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Physical and Occupational Therapies

Brachial Plexus and Peripheral Nerve Clinic

How Physical and Occupational Therapy Help Your Child Recover

To help your child recover as much function in the arm and hand as possible after a brachial plexus injury, your child’s doctor will recommend occupational or physical therapy — or both.

Children typically have the best chance to regain function if they start therapy soon after the injury occurs. Therapy encourages movement and helps to prevent joint and muscle stiffness.

At Phoenix Children’s, we offer outpatient therapy for children with brachial plexus and peripheral nerve injuries.

Occupational therapy helps your child:

  • Build fine motor skills (the coordination of nerves, muscles and bones to produce small, precise movements).
  • Practice activities such as writing with a pencil, stacking blocks, coloring, turning pages of a book and cutting out shapes with scissors.
  • Perform activities of daily living, such as getting dressed, brushing teeth and eating a meal.
  • Increase range of motion and strength in the upper body.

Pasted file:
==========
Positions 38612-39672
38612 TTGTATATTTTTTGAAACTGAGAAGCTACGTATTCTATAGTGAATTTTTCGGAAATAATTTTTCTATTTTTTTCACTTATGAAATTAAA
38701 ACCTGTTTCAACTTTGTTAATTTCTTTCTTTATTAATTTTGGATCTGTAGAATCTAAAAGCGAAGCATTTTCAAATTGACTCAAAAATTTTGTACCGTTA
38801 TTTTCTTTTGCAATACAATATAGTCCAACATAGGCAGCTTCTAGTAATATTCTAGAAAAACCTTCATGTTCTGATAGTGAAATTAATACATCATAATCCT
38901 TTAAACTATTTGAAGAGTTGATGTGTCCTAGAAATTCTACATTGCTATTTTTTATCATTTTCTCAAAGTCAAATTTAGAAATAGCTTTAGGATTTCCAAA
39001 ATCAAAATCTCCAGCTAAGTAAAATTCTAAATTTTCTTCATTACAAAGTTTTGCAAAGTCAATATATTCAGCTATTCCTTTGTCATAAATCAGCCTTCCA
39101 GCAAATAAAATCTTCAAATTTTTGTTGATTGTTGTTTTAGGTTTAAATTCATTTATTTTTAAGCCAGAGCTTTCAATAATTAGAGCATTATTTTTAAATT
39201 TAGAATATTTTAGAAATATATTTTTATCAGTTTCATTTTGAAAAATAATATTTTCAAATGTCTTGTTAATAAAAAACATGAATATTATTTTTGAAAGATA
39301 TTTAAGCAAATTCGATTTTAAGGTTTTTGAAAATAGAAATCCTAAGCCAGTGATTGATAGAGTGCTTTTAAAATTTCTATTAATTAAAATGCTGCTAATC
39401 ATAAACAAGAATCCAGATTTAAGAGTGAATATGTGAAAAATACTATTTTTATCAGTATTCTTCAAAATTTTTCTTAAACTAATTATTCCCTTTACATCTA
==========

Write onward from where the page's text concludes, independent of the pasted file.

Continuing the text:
• Learn to adapt toys and activities so they can move and play.

Physical therapy helps your child:

  • Build gross motor skills (the ability to make large, general movements that require proper coordination and function of the nerves, muscles and bones).
  • Maintain or increase arm strength, muscle flexibility and range of motion.
  • Participate in activities such as crawling, sitting, standing, jumping, running, playing sports, riding a bike and swimming.
  • Adapt toys and activities so they can move and play.

Your child’s physical and occupational therapists will work closely with you and your child. Your therapist will show you how to encourage your child to incorporate movement of the arm and hand into age-appropriate games and activities at home.

State-of-the-Art Therapy Interventions for Brachial Plexus Injuries

During the course of your child’s physical and occupational therapy, your therapist may recommend certain bracing devices or advanced stimulation treatments, including:

  • Custom splint fabrication – to support a limp arm and joints.
  • Modified constraint-induced movement therapy – involves using devices to encourage the use of the affected arm, rather than the arm which was not impacted by the injury.
  • Neuromuscular electrical stimulation – to activate nerve fibers, strengthen muscles and prevent muscle loss and tightening.
  • RT300 functional electrical stimulation bike – a cycle for arms and legs that uses mild  electrical current to stimulate the nerves, promote injured nerve regeneration and prevent muscle loss.

Not every child needs these treatments. Your child’s doctor and therapist will help you determine which interventions will be the most beneficial.

If your child has surgery, therapy is essential afterward so we can monitor scarring and help your child maintain range of motion and perform routine tasks.  

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